Cricket Galaxy S4 Review - Part 2

The Samsung Galaxy S4 is an incredible smartphone that is arguably the top available phone on the market at the time of writing this, comparible only to the HTC One.  Sorry, the iPhone 5 doesn't seem to be in the same class, even with iOS 7.  The coming of this handset on prepaid virtually at its market launch is telling as to how far prepaid has come.  No longer can people complain that no contract wireless doesn't have any top tier exciting phones!Cricket Samsung Galaxy S4 White  If you landed on this page first, you'll want to visit the first part of this review by visiting the Cricket Galaxy S4 Review Introduction.  That page also allows you to share your comments.

Samsung Keyboard

  • The Samsung keyboard has an extra dedicated numbers row above the QWERTY keyboard that makes entering numbers a breeze.  Though the extra row consumes additional screen space.
  • The Samsung keyboard provides three predictions, but also allows you to pull down a drop-down list with an additional 6 predictions to choose from; this is a nice feature compared with other keyboards.
  • Swype is a third-party technology that allows you to trace words without lifting your finger.  It fits 5-6 predictions in portrait orientation, and 7-8 predictions in landscape orientation.  Both orientations allow you to use your finger to scroll to the right to view all predictions, though you would likely never take the time to scroll.
SwiftKey Lite vs. SwiftKey Flow
  • The Samsung keyboard actually integrates pieces of another third-party keyboard called SwiftKey.  The advantage of SwiftKey is that it learns your writing style over time, which allows it to even better predict your next word.  If you allow it to, it will even learn from your Gmail, Facebook, and Twitter accounts.  Swype is said to also learn, however, supposedly not as well as SwiftKey.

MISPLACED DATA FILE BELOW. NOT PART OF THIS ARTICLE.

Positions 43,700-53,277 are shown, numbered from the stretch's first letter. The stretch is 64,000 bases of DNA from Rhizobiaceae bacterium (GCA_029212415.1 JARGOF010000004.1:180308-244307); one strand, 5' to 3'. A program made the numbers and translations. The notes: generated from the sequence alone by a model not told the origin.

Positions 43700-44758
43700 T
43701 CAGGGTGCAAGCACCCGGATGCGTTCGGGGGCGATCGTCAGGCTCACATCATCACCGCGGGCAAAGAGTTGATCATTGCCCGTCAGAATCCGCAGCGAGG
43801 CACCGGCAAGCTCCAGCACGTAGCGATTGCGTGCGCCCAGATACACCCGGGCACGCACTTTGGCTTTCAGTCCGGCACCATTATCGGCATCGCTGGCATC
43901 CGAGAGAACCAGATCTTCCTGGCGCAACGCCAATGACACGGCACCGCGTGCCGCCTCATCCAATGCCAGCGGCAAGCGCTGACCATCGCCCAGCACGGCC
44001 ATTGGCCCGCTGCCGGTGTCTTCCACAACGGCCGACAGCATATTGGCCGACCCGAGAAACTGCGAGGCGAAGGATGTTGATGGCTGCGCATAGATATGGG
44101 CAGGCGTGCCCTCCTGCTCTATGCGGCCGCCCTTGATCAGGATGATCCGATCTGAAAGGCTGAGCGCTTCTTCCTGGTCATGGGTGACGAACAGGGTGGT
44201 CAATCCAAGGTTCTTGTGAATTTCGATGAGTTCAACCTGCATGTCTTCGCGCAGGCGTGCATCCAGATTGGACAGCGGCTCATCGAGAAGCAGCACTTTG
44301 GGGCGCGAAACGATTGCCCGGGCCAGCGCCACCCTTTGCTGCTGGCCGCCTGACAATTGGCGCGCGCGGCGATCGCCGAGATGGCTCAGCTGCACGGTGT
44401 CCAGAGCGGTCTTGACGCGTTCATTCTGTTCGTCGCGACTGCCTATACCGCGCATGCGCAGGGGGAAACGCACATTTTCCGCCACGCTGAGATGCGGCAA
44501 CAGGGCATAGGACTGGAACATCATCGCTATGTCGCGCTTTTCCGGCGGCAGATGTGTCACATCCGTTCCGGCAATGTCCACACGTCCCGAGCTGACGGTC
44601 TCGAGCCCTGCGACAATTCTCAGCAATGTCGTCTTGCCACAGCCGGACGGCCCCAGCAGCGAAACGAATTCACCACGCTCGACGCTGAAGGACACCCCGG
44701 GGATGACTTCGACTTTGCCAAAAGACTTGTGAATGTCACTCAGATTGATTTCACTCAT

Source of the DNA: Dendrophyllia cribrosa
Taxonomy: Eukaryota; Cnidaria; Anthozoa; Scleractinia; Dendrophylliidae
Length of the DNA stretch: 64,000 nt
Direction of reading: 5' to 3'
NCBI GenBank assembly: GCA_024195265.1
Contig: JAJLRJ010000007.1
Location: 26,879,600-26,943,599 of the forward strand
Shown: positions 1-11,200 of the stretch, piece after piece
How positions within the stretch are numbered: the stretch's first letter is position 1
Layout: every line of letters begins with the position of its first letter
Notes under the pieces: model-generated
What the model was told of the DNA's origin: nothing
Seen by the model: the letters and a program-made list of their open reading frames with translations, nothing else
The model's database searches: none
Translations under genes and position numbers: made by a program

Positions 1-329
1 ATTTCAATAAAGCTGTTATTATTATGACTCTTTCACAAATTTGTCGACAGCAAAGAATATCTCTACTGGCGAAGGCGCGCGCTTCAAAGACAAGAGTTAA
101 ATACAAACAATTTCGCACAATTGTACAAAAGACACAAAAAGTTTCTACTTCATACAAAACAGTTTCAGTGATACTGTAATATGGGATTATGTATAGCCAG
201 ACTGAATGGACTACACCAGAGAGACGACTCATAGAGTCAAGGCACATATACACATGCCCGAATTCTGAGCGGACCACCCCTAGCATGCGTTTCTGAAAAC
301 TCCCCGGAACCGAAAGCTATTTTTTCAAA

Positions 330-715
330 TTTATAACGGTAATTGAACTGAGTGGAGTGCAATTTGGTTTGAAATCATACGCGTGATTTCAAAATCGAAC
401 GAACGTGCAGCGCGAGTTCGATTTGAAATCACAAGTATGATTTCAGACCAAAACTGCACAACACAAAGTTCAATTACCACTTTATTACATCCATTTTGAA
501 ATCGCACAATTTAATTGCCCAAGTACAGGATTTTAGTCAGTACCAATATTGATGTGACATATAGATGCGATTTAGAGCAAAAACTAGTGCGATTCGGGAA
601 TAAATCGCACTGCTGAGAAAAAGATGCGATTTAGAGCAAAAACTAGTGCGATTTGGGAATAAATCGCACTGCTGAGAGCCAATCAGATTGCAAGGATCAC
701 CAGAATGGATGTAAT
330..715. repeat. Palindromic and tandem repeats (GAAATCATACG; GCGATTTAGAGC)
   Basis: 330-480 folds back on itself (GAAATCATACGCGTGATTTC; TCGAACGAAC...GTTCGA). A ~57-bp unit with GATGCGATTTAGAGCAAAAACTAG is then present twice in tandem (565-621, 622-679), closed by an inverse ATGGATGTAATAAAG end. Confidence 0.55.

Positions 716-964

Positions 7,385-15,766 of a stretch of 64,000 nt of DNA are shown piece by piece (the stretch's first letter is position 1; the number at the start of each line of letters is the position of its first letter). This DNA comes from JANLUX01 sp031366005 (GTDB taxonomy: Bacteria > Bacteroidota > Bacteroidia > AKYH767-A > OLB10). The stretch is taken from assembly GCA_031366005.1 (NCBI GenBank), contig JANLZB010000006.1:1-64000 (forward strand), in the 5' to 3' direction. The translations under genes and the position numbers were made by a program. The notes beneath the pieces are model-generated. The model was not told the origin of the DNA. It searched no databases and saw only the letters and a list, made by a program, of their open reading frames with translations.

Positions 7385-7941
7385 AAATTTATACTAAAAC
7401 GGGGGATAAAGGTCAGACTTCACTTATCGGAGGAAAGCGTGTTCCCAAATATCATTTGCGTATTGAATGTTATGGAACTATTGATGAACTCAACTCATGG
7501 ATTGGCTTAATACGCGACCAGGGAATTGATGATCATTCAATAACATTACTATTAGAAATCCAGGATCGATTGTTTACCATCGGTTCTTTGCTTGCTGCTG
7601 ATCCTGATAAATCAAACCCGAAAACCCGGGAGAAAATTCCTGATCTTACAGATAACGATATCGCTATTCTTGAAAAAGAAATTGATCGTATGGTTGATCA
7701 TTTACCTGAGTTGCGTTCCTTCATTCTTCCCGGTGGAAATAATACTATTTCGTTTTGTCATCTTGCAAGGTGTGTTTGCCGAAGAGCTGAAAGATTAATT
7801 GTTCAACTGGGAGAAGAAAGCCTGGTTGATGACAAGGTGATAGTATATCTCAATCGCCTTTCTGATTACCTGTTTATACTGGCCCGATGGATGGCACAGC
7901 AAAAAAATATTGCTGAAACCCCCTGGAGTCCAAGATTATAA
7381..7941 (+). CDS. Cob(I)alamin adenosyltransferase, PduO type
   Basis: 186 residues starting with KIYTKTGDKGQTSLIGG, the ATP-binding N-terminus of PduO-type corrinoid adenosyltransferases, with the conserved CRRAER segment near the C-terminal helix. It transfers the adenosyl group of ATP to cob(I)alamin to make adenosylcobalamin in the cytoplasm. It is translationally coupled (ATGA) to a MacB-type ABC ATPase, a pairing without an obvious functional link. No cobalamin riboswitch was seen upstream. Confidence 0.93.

• Upon discovering that Samsung had licensed this third-party software (what I'm calling SwiftKey Light), I decided to download the SwiftKey 30-day trial, which allows for a plethora of additional options and settings that Samsung didn't build in.  What you do lose is the standalone numbers row (which I mitigated by adjusting the SwiftKey hold settings), and you only get 3 prediction options displayed.  SwiftKey has a similar swiping technology that Swype has; they call it SwiftKey Flow.
  • In addition to a ton of additional personalized settings, what you do gain with the full version is the ability to swipe (one finger tracing) through the space key.  This allows you to enter multiple words without having to lift your finger between words.  I find this to add a significant amount of speed to typing.  In fact, my brain can't usually keep up with my finger, so I need to lift it up to process what I want to enter next!  The Samsung version of SwiftKey, nor Swype have this feature.
  • Ultimately, my decision regarding which keyboard to commit to using was between the Samsung keyboard (with SwiftKey light integrated) vs. SwiftKey (which is $3.99 after the trial).  I decided to use SwiftKey, which provides for an overall better experience, and allows me to get upgrades without having to wait for Samsung to provide an updated OS.  It also means that if I don't use a Samsung smartphone in the future, I'll be able to keep a consistent keyboard across device types by using SwiftKey.
  • Both the typing and swiping experiences on SwiftKey are so good, I'm still trying to figure out which method I prefer to use.  I tend to find myself swiping more (i.e. using SwiftKey Flow) because it feels faster, however, prediction is so good that actual typing rarely requires that you have to type a complete word before you see the correct predicted text displayed.  Swiping requires more brain power to see where to move your finger next, that you are rarely able to tap a prediction before completing the swype of a given word.  Note, however, that even swiping in the general direction of the letter usually yields the correct predicted word!

Cricket Samsung Galaxy S4 Built-In Keyboard Cricket Samsung Galaxy S4 With SwiftKey Keyboard Add-On Cricket Samsung Galaxy S4 With Built-In Swype Keyboard